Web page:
RPX Corporation, a defensive patent collector, didn't mind telling the NYT's Saul Hansell that it was the buyer that purchased Lot 19 for $300,000. The blog post quotes RPX CEO John Amster, who brokered a settlement with Acacia Research Corp. on behalf of his members in January in one lawsuit.
The first patent auction held by the firm since the economic crisis began did not go well. In fact, the sell-off proved even more anemic that Ocean Tomo’s loudest naysayers had predicted it would.
While some folks I spoke to before the auction said they expected sales this year to be down by as much as 50 percent from last year, the final results were much worse. Friday’s auction took in just under $2.9 million—more than 80 percent less than the roughly $17 million in patent sales generated by the company's San Francisco auction last year.
Out of more than 80 lots of patents on the block, only six sold. (An Ocean Tomo auction "lot" can include a single patent, several patents, or a portfolio of patents in related technology.) Ocean Tomo tacks on a 10 percent fee paid by buyers, and also charges fees to sellers, meaning the company probably took in less than $1 million for itself.
I wasn't able to spend too much time Thursday at the Ocean Tomo events taking place in San Francisco, but I did manage to sneak in a few interesting conversations with folks in town for the events. One person I sat down with was Steven Hoffman, the CEO of ThinkFire, an IP consultancy and patent brokerage firm. Hoffman and I talked for a while in the Ritz-Carlton's lobby as it slowly filled up with patent wheelers & dealers talking business (or at least talking about the business they wish they were doing.)
This is the second Ocean Tomo event I've attended. Last year, the whispers in the hallways of the Ritz-Carlton were that Intellectual Ventures, Nathan Myhrvold's giant patent-holding firm, would be buying, depending on who was doing the whispering, half or two-thirds or perhaps even more of the patents going on the auction block. (Patent sellers at Ocean Tomo are identified, but the anonymity of purchasers is rigorously protected.)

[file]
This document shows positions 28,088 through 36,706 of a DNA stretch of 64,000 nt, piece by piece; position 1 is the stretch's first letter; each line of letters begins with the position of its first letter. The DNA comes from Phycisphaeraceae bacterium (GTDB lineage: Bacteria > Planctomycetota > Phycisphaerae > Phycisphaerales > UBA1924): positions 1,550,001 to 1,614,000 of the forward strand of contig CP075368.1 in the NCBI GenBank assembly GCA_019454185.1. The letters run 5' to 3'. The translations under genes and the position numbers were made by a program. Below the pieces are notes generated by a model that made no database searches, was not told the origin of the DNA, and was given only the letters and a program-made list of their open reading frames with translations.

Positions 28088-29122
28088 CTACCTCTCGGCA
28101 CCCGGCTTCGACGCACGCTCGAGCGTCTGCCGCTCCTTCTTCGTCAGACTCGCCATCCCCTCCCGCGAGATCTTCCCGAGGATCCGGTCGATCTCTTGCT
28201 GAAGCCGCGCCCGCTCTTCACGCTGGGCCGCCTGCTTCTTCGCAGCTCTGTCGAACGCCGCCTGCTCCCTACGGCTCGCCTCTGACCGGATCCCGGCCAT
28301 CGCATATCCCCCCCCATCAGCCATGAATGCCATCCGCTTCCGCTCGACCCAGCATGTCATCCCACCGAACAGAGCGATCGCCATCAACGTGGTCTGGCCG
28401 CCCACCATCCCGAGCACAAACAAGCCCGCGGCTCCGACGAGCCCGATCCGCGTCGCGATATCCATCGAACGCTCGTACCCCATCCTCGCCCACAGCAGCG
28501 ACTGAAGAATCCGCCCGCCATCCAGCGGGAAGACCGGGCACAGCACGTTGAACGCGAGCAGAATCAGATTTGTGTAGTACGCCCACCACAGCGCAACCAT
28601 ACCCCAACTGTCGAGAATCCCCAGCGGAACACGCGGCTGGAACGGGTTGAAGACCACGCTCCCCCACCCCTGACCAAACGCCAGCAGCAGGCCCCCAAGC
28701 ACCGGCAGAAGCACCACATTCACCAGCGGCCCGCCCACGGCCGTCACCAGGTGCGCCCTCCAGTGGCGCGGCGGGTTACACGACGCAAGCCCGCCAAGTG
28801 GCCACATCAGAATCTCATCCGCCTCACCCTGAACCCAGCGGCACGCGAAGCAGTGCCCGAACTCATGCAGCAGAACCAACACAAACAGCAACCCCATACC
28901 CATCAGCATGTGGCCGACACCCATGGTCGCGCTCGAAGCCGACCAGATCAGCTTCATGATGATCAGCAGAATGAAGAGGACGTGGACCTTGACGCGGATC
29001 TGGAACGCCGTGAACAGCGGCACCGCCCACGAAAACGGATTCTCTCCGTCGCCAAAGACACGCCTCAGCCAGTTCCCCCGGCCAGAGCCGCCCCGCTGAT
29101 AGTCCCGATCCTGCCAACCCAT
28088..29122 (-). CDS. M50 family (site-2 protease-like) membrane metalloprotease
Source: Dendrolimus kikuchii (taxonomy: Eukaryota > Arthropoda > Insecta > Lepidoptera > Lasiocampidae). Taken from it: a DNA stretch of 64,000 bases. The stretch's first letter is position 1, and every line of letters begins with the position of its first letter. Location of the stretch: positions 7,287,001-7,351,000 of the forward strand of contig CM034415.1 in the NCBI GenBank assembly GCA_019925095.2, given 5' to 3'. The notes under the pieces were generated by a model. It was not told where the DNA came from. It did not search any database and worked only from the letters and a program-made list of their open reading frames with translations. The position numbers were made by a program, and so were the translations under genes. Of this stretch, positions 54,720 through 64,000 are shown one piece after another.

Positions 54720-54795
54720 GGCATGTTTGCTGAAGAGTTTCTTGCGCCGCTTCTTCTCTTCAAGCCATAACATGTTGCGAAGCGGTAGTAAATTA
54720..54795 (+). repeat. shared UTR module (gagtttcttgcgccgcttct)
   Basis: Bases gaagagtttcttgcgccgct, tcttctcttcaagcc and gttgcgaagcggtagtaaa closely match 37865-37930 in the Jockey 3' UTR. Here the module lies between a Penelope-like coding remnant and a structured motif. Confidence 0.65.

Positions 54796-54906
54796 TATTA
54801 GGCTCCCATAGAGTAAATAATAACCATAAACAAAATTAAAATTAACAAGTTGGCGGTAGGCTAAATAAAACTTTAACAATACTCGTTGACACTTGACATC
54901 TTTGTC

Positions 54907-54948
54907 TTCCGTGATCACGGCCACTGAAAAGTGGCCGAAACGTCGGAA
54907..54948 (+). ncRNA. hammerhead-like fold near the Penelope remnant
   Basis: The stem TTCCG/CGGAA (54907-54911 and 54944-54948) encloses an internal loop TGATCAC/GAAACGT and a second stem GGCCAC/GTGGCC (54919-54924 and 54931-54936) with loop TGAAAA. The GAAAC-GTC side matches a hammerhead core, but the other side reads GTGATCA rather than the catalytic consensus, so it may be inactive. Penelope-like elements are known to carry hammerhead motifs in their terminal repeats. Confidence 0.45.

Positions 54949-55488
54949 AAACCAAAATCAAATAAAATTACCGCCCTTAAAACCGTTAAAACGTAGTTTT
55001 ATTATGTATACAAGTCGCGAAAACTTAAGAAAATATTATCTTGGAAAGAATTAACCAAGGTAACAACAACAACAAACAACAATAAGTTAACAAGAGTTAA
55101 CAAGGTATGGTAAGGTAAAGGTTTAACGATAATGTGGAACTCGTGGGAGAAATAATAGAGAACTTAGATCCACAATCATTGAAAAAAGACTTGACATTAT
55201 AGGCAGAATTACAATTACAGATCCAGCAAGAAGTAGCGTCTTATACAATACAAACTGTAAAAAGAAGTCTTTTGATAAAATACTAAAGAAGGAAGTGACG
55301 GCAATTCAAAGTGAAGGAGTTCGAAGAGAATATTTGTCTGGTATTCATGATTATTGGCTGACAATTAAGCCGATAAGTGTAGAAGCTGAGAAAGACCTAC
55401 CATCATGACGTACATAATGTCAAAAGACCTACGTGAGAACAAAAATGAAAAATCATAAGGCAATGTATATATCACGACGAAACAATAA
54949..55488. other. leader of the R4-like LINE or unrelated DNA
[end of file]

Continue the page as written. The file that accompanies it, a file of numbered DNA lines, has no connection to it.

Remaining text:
This year, the talk in the halls is about how much smaller that number will be. No real surprise there: patents aren't immune to the vagaries of the wider economy. And Hoffman says conversations that he has had recently leave him believing that Intellectual Ventures, Ocean Tomo's biggest patent buyer, may indeed be moving out of its "acquisition" phase.
"IV will buy less—they will be less aggressive," says Hoffman. "I just don't know how much they're going to re-trench."
I'm happy to announce that IP Law & Business has a brand-spanking-new website up at IPLB.com. We'll have more content, updated more often, including:
All of the content in the IPLB print edition will now be available online: free and freely linkable.
Much more content will be available through the site than before. IPLB.com will include the most interesting IP-related coverage from our sibling publications, like The Recorder, The American Lawyer, and Law.com; as well as links to the most interesting copyright, patent, and trademark legal news from around the web.
IPLB.com now includes two years of the magazine's archives, organized by issue. Access to the archives is free with registration.
Current and archived IPLB material is searchable with the Quest search tool, which can also be used to search throughout the Law.com network or the legal web.
An IPLB RSS feed is available as well (see upper right corner of new site).
More features, including a weekly e-mail newsletter, are on the way.
The Prior Art has a nice new home on IPLB.com, in the grey box on the left hand column. If you're mainly a TPA blog reader, you don't have to change anything; this blog will continue to publish at its current URL, and whether you read by e-mail, RSS, or browser, things should look and act the same. But if you like the blog, I think you'll like the new site; so check it out!